Need to Know’s newest contributor, Peter Sagal, has assumed the vital role of advice columnist to public figures who didn’t ask for his advice. This time, he turns his attention to candidates about to participate in eleventh hour debates, and offers some helpful suggestions:
Dear Need to Know,
I’m a major party candidate about to face my opponent in a debate. What should I do to seal the deal with voters?
Nervous Behind the Podium.
Well Nervous, the political debate is one of the lasting hallmarks of our democratic system, a reminder of its noble roots in ancient Greece. So of course you should figure out how to use it to kick your opponent’s ass.
First off, do not try winking. It’s been done. And if you try to outdo prior winkers by winking more, you’ll end up looking less like a credible candidate and more like someone with a facial tic. Like Herbert Lom in “The Pink Panther Strikes Again.”
Pre-written slogans do not work. Your audience will have heard them before, and the only people who get points for memorizing simple lines of dialogue are ten-year-olds who play shepherds in the Christmas pageant.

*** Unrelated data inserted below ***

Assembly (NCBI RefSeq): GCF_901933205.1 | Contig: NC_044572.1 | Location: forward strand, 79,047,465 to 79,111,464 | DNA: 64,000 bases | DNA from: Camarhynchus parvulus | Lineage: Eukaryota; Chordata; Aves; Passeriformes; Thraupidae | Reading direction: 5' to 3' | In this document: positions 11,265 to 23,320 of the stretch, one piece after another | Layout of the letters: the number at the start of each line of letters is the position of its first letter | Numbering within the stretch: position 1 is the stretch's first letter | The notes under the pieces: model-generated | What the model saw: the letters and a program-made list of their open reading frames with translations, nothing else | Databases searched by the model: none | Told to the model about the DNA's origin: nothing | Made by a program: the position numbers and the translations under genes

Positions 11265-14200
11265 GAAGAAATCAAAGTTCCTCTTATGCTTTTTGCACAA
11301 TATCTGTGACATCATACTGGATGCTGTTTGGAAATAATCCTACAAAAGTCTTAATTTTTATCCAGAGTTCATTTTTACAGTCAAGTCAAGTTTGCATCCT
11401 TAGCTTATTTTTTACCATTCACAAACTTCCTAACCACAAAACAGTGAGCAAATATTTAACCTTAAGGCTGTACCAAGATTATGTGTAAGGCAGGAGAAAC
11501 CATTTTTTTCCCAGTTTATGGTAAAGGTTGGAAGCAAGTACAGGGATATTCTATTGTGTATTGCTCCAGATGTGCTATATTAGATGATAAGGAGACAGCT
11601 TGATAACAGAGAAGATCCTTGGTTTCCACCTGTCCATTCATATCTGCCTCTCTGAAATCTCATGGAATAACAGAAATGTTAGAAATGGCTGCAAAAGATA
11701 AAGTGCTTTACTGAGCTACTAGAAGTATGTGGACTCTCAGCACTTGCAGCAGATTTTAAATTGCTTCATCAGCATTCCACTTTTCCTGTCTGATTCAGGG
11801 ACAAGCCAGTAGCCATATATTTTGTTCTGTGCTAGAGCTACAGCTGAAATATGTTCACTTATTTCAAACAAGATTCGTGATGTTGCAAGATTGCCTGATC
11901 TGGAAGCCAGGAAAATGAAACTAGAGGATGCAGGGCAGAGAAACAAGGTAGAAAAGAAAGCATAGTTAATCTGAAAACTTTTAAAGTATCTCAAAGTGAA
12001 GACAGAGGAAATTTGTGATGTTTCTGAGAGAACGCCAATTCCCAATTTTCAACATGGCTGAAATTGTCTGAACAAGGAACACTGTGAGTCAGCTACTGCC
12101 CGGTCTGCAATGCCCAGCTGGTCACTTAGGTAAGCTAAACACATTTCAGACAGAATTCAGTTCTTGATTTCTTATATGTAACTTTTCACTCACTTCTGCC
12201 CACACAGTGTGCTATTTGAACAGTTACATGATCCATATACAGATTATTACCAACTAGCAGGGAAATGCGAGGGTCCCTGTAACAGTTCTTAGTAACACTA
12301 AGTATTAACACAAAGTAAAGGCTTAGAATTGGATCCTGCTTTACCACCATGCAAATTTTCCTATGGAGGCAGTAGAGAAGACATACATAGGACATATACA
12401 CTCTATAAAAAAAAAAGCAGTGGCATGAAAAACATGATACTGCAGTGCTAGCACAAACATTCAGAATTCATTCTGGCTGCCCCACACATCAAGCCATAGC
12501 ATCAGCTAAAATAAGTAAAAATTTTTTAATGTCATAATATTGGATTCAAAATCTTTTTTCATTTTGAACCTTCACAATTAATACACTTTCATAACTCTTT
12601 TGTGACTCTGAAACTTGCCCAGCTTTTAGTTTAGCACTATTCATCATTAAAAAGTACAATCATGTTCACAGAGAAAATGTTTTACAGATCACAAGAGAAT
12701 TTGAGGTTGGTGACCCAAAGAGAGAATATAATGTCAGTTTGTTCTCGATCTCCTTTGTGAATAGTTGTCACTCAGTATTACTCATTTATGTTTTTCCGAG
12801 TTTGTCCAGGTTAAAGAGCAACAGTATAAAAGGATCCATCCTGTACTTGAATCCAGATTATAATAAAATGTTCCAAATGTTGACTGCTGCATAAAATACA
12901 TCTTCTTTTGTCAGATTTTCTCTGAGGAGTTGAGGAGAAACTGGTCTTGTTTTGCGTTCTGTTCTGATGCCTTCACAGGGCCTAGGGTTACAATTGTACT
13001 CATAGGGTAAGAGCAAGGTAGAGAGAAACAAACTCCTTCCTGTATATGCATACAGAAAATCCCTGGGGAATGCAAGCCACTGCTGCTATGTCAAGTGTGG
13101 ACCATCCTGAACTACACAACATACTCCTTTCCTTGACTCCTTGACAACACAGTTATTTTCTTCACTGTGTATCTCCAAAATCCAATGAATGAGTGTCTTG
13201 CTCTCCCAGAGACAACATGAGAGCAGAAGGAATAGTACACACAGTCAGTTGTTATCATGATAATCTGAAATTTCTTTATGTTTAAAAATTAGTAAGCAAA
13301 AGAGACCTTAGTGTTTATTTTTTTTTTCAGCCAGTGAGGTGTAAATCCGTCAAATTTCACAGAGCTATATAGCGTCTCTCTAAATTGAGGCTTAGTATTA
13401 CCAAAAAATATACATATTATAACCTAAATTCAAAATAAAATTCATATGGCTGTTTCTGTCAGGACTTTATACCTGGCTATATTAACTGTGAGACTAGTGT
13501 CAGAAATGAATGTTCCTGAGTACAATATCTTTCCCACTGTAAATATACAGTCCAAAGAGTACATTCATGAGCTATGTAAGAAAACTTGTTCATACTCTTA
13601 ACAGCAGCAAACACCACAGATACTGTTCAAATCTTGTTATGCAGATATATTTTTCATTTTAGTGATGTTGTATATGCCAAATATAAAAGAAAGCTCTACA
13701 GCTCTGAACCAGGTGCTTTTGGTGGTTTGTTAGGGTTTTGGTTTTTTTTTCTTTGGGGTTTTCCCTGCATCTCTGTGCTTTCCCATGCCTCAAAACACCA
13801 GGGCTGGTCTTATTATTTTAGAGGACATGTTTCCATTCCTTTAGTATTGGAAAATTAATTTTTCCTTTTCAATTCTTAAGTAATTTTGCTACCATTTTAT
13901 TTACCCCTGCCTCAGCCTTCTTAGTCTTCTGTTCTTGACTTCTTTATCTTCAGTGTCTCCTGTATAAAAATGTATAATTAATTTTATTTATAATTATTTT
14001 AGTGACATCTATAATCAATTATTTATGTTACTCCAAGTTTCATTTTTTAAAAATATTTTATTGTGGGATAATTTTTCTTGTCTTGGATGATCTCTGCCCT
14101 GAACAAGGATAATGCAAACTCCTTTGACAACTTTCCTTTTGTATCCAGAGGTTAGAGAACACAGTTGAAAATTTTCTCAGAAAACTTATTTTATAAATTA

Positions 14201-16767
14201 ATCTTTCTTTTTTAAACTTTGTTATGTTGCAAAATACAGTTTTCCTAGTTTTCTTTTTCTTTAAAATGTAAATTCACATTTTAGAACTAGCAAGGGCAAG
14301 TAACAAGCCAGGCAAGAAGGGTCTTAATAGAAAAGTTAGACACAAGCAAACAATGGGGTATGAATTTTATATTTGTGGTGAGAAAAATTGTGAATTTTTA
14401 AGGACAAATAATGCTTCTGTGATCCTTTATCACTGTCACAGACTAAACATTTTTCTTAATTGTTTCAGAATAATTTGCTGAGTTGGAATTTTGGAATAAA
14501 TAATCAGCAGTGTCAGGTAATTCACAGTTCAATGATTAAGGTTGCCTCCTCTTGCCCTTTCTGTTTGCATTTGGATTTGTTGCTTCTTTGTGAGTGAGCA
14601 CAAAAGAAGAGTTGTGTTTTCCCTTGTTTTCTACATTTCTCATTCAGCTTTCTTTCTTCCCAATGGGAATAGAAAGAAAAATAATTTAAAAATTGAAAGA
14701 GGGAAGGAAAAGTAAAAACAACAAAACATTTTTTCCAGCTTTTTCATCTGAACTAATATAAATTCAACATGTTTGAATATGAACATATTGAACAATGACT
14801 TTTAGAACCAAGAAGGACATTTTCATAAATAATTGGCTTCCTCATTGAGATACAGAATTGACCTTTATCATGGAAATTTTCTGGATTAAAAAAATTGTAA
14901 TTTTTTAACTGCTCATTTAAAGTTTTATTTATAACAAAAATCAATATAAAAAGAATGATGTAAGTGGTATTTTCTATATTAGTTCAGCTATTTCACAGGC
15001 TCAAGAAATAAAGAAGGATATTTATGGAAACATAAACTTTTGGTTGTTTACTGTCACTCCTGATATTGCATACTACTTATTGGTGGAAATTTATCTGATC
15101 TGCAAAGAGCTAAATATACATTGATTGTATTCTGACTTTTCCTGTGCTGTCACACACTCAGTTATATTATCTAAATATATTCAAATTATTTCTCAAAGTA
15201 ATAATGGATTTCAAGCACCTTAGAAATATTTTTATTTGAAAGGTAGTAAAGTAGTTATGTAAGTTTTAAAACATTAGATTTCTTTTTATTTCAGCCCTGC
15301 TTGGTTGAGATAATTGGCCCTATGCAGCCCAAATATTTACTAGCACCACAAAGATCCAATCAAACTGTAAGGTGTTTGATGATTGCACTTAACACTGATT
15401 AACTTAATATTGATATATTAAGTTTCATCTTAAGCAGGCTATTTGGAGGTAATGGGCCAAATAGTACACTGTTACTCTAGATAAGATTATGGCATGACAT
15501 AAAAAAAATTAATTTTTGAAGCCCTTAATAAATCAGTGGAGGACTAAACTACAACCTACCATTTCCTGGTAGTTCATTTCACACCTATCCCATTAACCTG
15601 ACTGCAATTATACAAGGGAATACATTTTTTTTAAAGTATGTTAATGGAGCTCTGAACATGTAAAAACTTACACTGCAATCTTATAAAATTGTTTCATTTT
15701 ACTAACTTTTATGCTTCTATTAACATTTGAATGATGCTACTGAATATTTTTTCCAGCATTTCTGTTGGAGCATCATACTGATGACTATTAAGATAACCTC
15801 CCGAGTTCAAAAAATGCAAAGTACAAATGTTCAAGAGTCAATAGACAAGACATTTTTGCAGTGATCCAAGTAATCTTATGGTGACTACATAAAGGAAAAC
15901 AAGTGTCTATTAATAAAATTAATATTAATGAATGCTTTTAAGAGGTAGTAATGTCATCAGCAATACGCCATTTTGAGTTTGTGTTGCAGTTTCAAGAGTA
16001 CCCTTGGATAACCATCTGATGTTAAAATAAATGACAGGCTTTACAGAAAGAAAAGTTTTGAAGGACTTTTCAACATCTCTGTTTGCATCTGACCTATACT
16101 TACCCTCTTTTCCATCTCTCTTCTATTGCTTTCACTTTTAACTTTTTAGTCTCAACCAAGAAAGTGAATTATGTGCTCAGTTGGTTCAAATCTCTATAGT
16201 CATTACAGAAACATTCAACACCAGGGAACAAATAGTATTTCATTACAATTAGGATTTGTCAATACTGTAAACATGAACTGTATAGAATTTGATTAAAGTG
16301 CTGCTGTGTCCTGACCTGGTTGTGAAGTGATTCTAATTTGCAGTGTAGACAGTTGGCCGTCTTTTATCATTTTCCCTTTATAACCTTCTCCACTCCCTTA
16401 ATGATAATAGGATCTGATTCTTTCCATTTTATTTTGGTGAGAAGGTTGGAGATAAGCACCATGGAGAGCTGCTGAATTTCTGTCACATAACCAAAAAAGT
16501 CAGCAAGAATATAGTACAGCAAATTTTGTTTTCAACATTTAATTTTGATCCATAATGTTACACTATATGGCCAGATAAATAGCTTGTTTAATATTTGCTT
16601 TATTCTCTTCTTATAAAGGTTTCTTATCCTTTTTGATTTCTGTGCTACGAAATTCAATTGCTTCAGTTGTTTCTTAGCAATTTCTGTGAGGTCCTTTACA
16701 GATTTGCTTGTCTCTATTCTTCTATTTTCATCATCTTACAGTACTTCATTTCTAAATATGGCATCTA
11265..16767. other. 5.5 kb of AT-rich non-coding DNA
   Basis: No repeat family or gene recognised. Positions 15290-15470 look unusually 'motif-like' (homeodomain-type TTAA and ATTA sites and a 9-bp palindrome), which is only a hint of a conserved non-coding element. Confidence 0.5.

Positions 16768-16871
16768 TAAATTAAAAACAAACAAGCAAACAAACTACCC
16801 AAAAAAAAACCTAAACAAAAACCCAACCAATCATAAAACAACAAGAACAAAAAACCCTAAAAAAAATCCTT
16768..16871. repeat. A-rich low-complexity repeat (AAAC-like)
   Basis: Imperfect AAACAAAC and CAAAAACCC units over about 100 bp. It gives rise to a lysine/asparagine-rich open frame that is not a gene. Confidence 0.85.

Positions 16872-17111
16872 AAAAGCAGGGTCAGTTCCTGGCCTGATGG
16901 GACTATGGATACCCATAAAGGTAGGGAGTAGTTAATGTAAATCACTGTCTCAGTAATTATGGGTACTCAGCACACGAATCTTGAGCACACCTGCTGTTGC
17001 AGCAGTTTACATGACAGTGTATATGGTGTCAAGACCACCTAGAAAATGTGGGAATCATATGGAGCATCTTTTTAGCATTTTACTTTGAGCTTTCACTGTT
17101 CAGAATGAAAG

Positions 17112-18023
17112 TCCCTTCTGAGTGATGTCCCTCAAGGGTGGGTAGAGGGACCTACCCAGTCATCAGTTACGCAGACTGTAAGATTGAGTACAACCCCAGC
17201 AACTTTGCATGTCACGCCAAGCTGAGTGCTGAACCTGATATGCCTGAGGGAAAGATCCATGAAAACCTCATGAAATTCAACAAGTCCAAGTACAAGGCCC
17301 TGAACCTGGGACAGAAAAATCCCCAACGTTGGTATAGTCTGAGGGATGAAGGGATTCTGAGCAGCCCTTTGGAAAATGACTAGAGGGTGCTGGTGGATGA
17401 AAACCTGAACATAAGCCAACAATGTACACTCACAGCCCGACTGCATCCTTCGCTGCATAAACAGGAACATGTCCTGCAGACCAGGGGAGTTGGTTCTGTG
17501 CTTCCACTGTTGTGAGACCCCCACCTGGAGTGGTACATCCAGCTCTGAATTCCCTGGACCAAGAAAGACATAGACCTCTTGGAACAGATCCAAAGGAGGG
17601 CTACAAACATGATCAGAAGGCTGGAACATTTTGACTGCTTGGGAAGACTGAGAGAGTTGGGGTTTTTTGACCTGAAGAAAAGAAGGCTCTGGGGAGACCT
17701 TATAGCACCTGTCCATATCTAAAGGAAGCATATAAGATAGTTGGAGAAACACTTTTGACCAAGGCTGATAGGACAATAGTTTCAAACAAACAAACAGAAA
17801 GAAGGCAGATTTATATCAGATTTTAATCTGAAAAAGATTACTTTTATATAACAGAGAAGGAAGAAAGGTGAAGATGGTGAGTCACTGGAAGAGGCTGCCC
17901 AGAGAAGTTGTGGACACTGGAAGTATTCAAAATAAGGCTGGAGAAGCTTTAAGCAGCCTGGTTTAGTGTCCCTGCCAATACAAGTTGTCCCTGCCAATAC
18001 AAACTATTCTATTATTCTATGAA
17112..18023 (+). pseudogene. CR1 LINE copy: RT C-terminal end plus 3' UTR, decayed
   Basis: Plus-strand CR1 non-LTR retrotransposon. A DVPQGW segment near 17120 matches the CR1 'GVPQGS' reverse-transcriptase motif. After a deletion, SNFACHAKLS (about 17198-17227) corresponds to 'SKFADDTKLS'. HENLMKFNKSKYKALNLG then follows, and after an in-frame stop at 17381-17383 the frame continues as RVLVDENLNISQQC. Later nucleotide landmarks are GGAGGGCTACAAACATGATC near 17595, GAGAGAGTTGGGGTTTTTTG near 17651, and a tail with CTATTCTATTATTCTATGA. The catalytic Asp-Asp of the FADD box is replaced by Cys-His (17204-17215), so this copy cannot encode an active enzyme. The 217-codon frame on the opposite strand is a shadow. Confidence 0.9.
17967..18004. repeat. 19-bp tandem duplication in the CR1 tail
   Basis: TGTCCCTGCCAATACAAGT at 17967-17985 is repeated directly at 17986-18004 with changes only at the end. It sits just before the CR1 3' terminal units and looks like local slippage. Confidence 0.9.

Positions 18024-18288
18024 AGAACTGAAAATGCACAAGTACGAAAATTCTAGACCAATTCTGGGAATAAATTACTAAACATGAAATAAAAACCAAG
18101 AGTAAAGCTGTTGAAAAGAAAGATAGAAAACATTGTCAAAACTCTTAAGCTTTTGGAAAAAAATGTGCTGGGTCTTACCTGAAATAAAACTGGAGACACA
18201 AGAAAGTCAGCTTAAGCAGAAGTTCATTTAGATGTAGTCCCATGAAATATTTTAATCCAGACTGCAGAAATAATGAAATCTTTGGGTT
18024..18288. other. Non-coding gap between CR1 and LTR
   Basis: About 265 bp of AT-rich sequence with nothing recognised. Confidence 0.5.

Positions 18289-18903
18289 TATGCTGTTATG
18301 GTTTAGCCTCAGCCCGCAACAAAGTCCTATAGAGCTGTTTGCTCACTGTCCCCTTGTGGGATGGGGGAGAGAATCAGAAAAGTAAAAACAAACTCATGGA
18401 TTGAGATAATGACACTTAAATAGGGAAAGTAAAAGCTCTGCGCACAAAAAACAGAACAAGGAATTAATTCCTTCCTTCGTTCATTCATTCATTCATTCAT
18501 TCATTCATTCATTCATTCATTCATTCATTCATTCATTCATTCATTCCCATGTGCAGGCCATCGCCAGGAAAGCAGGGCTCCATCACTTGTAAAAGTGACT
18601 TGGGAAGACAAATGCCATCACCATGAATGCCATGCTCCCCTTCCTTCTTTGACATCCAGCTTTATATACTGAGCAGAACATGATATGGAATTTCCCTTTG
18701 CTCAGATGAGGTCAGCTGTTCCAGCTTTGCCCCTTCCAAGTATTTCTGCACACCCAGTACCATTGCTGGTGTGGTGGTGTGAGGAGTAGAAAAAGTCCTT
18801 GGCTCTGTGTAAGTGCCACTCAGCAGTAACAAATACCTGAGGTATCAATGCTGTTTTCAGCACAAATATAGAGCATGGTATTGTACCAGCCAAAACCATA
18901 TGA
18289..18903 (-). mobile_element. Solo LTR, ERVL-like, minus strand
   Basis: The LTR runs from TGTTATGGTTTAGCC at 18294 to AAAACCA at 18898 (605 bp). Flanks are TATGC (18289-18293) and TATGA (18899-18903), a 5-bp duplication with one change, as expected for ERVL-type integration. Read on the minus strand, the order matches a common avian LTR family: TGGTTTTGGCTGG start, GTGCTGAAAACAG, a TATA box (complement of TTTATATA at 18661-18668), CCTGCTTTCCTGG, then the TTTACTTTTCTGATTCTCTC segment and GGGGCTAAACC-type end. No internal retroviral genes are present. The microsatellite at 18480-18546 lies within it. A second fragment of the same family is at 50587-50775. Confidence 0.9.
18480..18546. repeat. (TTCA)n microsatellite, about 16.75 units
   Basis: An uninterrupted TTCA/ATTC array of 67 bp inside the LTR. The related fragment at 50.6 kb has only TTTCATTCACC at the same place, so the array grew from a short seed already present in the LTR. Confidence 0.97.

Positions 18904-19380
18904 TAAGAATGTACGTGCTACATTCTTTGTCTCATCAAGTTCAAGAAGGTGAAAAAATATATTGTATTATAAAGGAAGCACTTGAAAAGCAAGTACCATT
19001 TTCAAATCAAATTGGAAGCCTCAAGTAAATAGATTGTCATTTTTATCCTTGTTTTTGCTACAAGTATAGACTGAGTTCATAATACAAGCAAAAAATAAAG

You know what does work? Insults. We don’t admire people for being able to take a punch. We’re Americans! We say, Hey, while you were taking that punch, you could have been punching someone. For example, he was a congressman, a senator for twenty years, the secretary of the treasury, and a vice presidential candidate, and what is the only thing anybody remembers Lloyd Bentsen for?
“Senator, you’re no Jack Kennedy.”
It’s already working this year. Insults, invectives, zingers, put-downs:
Sharron Angle: “Man up Harry Reid.”
We’ve even had fistfights! Sort of. I’d compare it to professional wrestling, but this year that would be a partisan comment:
Linda McMahon: “Perseverance. Washington could use some of that.”
Here are some suggestions for debate insults: My opponent is so fat, when he sits around the House of Representatives, he really sits around the House of Representatives — except he won’t sit around the House of Representatives because I shall defeat him in this election. Like that, but better. Think of it as a starting point. You guys brainstorm from there.
You could also combine insults with another rich vein of American political discourse. Prop humor.
Like so [picks up the phone]: “Hello? It’s the ash-heap of history calling for my opponent. They’re holding a place for him.”
Go ahead and use that. No charge. But when you get into office, my kids have been asking for a F35 joint strike fighter. Call me.